The breakfast club: Some people just won't go to bed after a night out raving. James Robertson investigates the twilight world of the insatiable clubber

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The Independent Culture
It's 6am on Sunday morning. The sun streams down as you emerge from the depths of a nightclub. There's just no way you're going to bed. But where do you go now?

Traditionally clubbers in London's Soho area can go to Bar Italia and chill out over a cappuccino and a croissant. In other parts of the country an all- night cafe, such as the Market Diner in Brighton, might suffice. But in reality the choice is poor and the atmosphere staid.

Recently, there has been a boom in post-club clubs catering to for the serious clubber who wants to 'come down' after a frenetic, six-hour session of dedicated clubbing. One such venue is the Twilight Zone in Clapham, London. 'People have always wanted to continue the party after they've been chucked out on to the street,' explain the promoters of the 'Zone', Abbie Jackson and Connie Burchell. 'Cafes in themselves are simply not adequate. They provide the refreshment, but not the atmosphere. At the Zone we provide strong coffee, large pots of tea, pastries, games such as chess, backgammon and dominoes and a damn good sound system. The DJs know how to read the mood. When the doors open at 5am the tunes are generally more mellow, but by 10 the place is kicking.'

Much of the success of places like the Twilight Zone can be attributed to the extended dance and entertainment licences clubs now enjoy, which can last up to noon the following day. Chris de Perro at Manchester's Manto Bar, which opens on a Sunday morning at 2.30am, stresses the need for making clubbing an extended event. 'We get a lot of people on their way home from Paradise Factory, Home and Hacienda, but now that Strangeways - the club across the road - opens at 3am, Manto is seen as the starting point for a club night, rather than the finale.'

Post-club venues are limited to very few parts of the country, specifically Manchester and London. This is often down to whether the local police want clubs to get extended licences. Rob Minto from the Shark Bar, in Brighton, bemoans the fact that a licence for extended opening is not available. 'Don't get me wrong, the police are fantastic in Brighton and very supportive, but it would make more sense for me to have my bar open from 3am onwards to offer non-alcholic drinks in a controlled environment. People need plenty of fluid after a heavy night of dancing and they should be in a place which is relaxed and supervised.'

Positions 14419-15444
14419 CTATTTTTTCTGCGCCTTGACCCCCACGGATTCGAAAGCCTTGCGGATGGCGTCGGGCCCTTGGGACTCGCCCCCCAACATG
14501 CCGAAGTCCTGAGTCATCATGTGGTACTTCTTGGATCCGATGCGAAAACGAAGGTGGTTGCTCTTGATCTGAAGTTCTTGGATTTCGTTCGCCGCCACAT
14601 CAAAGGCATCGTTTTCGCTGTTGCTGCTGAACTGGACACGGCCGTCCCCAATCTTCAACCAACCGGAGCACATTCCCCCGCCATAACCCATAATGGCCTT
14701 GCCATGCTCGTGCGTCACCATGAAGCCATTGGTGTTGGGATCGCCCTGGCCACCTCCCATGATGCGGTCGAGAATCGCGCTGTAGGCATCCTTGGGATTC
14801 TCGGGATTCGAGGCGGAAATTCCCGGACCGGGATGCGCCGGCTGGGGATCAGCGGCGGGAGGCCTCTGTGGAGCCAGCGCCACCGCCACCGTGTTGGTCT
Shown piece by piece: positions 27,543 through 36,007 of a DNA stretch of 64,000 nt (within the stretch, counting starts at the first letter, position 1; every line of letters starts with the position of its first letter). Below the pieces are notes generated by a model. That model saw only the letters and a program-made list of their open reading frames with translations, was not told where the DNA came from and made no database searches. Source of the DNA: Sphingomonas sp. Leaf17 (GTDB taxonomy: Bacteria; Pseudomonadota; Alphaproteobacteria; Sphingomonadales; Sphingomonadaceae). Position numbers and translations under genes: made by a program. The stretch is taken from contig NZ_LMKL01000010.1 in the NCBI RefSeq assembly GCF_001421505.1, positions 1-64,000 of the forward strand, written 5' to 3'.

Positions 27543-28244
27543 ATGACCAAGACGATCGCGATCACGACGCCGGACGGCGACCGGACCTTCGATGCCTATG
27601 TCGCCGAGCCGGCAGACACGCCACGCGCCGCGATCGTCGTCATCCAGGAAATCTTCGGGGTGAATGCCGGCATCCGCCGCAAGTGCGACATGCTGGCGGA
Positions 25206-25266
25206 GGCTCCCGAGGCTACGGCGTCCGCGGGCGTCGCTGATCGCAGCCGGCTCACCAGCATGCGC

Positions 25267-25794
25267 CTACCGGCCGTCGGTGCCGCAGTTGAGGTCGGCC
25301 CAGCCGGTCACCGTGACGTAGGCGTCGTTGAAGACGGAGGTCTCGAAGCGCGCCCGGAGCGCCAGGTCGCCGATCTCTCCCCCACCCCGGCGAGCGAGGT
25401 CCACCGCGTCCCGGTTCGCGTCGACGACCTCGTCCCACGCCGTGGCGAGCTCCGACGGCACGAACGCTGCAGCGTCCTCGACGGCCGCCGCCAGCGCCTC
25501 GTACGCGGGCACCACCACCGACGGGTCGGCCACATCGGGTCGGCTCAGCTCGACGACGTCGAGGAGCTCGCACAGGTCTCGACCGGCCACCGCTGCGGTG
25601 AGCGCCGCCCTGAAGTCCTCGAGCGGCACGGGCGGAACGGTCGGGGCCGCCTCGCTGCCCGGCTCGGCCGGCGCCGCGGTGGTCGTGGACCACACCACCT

It is the fierce competition from the plethora of club nights that has forced promoters to find unique selling-points. But the shift from alcohol to drugs in the club scene has also certainly increased the appeal of post-club venues, which enable people to 'come down' in a relaxed setting.

'When we started we were one of the very few places to offer an after-club service,' Abbie explains. 'We found a niche, but now the Zone has developed to such an extent that it is seen very much as an event in its own right. Many of our clients come directly to us without going to a club first. For these people we are the main event.'

London: Twilight Zone, 697 Wandsworth Road, SW8 5am-1pm (Sat), 5am-12noon (Sun) (071-585 3535) pounds 2

Frog and Firkin, Old Kent Road, SE15 10am-3.30pm (Sun) pounds 5

Cross, The Arches, Kings Cross Goods Yard, York Way, WC1 (071-837 0828), 5am-9am (Sun) free

Manchester: Manto Bar, 46 Canal St M1, 2.30am-5am (Sun) (061-236 2667) pounds (Photograph omitted)

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